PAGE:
While Thailand does not expect its tourism sector to recover any time soon, it has started welcoming small groups of tourists on special 90-day visas. The travelers are expected to quarantine for 14 days and test negative three times before they can roam around freely. Thailand has done an impressive job of keeping the virus in check, with just one confirmed locally transmitted case in 100 days.
"The one good thing in a way about these protests happening now is that tourism has been completely wiped out, so it can't fall any further. But consumer sentiment and business sentiment are still going to be affected, especially if the protests drag out longer," Gareth Leather, senior Asia economist at Capital Economics, told DW. "You could see the protests knocking potentially another 0.5 percentage point off GDP if they become much more severe."
The Southeast Asian nation is no stranger to civil unrest, having seen nearly 20 coups since its transition to constitutional monarchy in 1932. In the past two decades alone, there have been two successful coups and several nationwide protests.
The bouts of political uncertainty have dragged down investments and the Thai economy's productive potential, forcing the country to grow at a slower pace compared to its regional peers.
Thailand's productivity growth fell to 1.3% in the six years from 2010-2016, down from from 3.6% in 1999-2007, while private investment halved to 15% of GDP in 2018 from 30% in 1997, according to the World Bank’s Thailand Economic Monitor report released in January.
Analysts at Capital Economics point out that private investment has yet to recover to levels seen before the 2013-14 political crisis, which ended with Prayuth, then the army chief, seizing control. The crisis knocked nearly a percentage point off Thailand's GDP growth.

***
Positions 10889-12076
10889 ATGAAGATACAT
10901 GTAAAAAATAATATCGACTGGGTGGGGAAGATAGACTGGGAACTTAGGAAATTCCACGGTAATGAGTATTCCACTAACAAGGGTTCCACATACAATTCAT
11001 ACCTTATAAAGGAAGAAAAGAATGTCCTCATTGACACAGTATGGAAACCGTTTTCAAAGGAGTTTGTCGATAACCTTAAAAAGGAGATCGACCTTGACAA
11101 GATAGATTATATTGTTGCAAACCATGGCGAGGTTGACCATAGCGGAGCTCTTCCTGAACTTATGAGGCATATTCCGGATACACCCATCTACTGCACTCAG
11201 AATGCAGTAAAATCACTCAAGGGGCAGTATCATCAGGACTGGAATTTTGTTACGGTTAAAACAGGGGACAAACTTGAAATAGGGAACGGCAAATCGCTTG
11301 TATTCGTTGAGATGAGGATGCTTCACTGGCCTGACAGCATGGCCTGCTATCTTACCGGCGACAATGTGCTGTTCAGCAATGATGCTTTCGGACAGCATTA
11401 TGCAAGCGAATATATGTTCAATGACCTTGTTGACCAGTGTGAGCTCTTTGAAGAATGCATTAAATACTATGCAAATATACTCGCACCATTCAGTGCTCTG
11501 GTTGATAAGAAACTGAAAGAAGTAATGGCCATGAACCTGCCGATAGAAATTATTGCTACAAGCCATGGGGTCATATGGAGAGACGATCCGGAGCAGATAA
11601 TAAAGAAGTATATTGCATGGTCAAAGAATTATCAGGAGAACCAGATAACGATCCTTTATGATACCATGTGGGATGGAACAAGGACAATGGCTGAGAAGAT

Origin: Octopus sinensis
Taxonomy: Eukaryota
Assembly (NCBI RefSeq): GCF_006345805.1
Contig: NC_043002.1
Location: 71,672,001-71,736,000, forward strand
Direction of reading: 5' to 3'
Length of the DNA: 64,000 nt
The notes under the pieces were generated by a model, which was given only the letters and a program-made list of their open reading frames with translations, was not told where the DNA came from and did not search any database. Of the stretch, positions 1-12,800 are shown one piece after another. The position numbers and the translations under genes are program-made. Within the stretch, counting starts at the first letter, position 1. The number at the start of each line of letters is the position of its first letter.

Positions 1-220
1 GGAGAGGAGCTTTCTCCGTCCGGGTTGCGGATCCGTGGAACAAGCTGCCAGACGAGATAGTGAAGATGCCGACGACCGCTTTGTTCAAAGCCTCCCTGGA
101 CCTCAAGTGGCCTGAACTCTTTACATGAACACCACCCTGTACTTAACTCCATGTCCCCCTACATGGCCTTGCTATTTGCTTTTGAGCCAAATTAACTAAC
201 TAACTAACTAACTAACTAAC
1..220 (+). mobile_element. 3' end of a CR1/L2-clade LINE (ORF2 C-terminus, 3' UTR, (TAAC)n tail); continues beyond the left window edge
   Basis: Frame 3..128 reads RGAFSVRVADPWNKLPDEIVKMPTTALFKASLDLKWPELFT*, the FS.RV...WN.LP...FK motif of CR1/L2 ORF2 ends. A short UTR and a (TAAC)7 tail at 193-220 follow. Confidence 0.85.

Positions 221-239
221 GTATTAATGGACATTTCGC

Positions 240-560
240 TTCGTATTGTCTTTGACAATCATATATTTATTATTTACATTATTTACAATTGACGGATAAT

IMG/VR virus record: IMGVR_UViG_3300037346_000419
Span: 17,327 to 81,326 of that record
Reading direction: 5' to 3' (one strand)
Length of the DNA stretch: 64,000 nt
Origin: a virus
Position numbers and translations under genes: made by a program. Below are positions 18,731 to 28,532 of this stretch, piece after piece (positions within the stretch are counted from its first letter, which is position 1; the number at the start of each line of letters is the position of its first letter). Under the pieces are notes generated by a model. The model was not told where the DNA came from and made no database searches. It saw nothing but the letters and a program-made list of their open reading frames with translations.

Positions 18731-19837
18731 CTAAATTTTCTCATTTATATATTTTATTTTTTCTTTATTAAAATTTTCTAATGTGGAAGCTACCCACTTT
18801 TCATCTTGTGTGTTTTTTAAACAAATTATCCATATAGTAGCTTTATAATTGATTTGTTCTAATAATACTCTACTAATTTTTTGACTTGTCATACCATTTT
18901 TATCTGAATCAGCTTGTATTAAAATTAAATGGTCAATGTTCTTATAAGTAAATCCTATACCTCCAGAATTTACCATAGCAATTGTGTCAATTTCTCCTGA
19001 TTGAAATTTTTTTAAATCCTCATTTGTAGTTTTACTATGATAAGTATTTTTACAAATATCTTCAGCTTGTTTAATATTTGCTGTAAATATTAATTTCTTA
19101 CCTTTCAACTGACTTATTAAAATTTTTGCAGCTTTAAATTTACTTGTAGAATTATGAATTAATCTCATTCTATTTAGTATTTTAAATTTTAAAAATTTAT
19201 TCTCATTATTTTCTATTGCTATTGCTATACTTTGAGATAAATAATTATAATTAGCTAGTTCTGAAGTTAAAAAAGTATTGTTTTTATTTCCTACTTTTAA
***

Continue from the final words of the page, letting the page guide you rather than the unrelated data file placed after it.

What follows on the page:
"If you're an investor looking to establish a factory in Southeast Asia, you look at Vietnam — it's politically stable, has low wages, and is near China — and then you look at Thailand, which has slightly higher wages, maybe doesn't have the same infrastructure links to China and sees periodic bouts of quite severe political unrest. You know, it's a no-brainer. Why would you choose Thailand?" Leather said.
Experts say Thailand must boost productivity, especially that of manufacturing firms, and revive private investment, or it risks falling into a "middle-income trap" — where countries are no longer poor, but they do not see enough income and productivity growth to break into the group of rich countries.
Despite enjoying almost unbridled powers, Prayuth hasn't shown much willingness to push for radical reforms, such as lifting restrictive laws that discourage foreign firms and skilled professionals from entering the domestic market. The Thai leader was found wanting in his response to arrest the decline in GDP coming into the pandemic.
Pornprom does not place much hope in the former military junta leader and that's why he wants to see the back of him. Prayuth has so far refused to step down, snubbing a three-day ultimatum by the protesters. A special session of the parliament is meeting to try to ease tensions.
Pornprom and his fellow protesters plan to carry on their protest until all their demands are met, which means they may have to keep hitting the streets for weeks, if not months, given the unprecedented reforms he is seeking.
"I am not going to relent, not going anywhere," Pornprom said. "I am doing this for the students, our future generation. It's they who would have to contend with job losses and slow growth. They deserve better."